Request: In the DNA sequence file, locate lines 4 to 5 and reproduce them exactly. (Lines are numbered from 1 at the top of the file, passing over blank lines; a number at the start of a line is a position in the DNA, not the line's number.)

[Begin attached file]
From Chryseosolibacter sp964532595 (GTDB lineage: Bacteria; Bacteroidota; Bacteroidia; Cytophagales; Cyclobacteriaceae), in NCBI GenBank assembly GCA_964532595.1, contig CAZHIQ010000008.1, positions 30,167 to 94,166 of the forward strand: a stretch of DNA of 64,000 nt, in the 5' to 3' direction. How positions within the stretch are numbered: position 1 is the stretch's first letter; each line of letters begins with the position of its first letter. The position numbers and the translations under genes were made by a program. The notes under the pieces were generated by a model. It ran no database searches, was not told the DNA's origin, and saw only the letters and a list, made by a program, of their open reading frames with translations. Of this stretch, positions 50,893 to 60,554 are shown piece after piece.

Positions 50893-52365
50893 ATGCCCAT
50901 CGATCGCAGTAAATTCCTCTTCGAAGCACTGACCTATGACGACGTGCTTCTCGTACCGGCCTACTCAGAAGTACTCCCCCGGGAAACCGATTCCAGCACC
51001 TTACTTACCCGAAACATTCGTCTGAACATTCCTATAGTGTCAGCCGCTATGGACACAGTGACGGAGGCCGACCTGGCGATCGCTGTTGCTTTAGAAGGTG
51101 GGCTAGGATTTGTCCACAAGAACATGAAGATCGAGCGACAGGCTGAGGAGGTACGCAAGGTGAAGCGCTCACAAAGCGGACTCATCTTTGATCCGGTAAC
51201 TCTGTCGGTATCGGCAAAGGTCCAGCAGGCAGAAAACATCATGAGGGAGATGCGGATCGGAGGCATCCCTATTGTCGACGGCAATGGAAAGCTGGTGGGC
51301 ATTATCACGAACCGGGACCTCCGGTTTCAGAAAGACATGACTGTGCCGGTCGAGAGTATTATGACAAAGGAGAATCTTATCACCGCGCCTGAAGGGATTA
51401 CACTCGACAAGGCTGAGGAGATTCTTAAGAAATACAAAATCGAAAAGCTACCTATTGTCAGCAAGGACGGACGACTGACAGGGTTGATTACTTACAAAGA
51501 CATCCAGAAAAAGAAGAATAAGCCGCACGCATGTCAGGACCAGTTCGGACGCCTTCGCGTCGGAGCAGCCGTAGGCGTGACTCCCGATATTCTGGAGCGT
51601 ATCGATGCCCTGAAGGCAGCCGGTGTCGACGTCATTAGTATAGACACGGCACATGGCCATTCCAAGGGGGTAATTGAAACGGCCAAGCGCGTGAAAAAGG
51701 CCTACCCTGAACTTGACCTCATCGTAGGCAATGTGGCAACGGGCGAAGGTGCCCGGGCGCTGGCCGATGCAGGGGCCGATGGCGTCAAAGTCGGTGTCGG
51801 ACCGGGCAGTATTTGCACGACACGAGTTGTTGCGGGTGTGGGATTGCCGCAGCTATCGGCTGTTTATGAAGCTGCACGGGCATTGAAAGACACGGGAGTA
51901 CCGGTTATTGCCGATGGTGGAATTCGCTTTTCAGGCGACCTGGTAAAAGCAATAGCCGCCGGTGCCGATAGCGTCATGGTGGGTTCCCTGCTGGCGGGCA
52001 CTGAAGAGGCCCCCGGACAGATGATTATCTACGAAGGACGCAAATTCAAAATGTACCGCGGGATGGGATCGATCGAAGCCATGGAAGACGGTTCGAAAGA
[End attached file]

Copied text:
50901 CGATCGCAGTAAATTCCTCTTCGAAGCACTGACCTATGACGACGTGCTTCTCGTACCGGCCTACTCAGAAGTACTCCCCCGGGAAACCGATTCCAGCACC
51001 TTACTTACCCGAAACATTCGTCTGAACATTCCTATAGTGTCAGCCGCTATGGACACAGTGACGGAGGCCGACCTGGCGATCGCTGTTGCTTTAGAAGGTG